February 17, 2015

Life Hacks for Left-Brain Thinkers

Flickr CC via grapefruitmoon

Those who identify as “left-brain” thinkers tend to be more on the analytic and logical side of the spectrum of thought. Law, finance, engineering and the sciences are some of the many industries that those analytical types tend to fall into. But in an age of innovation, those more systematic thinkers might need a kick-start for creativity to keep up. While there are distinct verbal and analytic styles of thinking associated with different hemispheres of the brain, that doesn’t mean that they aren’t able to delve into more creative areas.

Unfortunately, a large portion of the population believes left-brain thinkers struggle with creativity or aren’t able to generate new ideas. While one might become set in a pattern, it is still possible to break out of this limited method of thinking.

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Author Daniel Coyle’s book The Talent Code describes in detail what physically happens to the brain when someone develops a new skill. In order to properly build up your brain to receive and keep new thought processes, knowledge and skills, Coyle calls for a need of what he names deep practice, which is exactly what it sounds like: practice. Learning and performing a new action involves firing an electrical signal through a neural pathway. Every time this happens, it thickens the myelin sheath that surrounds nerve fibers. The thicker the myelin sheath around the neural pathway, the more easily and effectively we use it.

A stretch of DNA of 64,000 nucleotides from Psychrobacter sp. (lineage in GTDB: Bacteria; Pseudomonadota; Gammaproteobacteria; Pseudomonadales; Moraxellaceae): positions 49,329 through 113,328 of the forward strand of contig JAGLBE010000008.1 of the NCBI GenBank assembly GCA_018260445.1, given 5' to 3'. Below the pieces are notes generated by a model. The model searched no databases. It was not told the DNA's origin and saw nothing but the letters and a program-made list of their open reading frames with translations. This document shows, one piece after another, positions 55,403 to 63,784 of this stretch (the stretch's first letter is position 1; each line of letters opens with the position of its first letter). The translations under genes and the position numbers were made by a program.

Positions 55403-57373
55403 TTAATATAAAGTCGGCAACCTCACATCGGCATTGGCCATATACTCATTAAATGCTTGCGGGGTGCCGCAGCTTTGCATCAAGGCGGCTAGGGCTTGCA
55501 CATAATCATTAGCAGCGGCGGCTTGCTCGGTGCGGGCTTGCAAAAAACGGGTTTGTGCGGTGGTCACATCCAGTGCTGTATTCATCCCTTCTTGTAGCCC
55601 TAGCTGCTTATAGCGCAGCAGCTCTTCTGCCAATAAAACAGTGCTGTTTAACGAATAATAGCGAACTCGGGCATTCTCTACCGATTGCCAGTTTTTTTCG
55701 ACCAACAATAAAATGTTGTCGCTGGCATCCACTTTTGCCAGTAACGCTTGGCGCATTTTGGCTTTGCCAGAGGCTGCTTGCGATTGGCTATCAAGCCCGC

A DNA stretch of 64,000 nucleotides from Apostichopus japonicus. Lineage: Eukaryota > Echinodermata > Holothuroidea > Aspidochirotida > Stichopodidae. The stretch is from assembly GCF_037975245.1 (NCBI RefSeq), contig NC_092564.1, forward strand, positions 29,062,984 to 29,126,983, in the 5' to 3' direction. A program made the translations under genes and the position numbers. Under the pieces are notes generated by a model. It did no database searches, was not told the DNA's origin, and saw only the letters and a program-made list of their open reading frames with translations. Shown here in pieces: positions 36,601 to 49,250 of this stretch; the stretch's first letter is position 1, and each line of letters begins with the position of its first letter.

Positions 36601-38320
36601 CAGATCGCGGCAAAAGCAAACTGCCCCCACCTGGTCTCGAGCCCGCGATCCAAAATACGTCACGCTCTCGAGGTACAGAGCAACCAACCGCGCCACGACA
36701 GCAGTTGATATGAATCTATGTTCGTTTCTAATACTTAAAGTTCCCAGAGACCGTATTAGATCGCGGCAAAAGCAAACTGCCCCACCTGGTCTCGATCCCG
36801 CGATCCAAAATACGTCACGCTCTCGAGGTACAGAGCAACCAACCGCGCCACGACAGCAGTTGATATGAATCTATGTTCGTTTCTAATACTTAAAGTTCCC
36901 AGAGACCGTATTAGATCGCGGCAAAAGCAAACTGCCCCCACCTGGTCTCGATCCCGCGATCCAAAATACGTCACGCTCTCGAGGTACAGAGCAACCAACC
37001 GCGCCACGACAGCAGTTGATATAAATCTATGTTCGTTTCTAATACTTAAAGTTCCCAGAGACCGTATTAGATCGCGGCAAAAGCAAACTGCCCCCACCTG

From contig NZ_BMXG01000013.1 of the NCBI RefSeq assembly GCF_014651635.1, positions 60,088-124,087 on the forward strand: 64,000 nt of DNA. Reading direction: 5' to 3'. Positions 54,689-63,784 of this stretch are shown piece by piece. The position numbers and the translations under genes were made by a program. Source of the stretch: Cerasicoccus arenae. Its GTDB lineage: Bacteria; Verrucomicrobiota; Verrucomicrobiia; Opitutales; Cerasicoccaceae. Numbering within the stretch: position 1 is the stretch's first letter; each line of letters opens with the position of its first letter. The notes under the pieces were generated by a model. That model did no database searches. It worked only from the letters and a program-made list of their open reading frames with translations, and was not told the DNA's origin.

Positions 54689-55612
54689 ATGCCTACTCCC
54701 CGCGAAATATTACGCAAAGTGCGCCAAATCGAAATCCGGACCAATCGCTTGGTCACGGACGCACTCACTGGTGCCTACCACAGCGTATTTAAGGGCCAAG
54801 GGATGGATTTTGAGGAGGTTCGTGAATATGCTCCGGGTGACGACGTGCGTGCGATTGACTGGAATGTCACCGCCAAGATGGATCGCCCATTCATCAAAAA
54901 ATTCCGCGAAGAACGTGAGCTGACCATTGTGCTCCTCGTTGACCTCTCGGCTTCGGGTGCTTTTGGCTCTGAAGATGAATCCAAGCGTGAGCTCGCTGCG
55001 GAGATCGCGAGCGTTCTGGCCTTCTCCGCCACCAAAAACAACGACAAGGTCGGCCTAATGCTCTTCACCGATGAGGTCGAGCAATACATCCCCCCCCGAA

What are ways we can “hack” our right-side brain and begin to let it out of the box? Some tips to start thinking creatively are simple:

Sign your name in the way you’ve developed, then re-sign it—backwards. Just the mere motion of attempting to break out of what you would normally do fires the right brain hemisphere. Try signing your name in different writing styles. Upside down. In a spiral. In loops. Repeat this until you are able to sign in all different designs and directions.

The right hemisphere aids in your ability to move in an unfamiliar way—such as dance. Just as we must take steps to learn new moves—a yoga position, a straighter posture, or running style—our brains must use a similar process to learn how to think differently.


Begin the art of deep practice by conquering any unaccustomed task, attempting challenges and feeding stray information into your right brain’s database. Before you know it, you will see new ideas begin to emerge.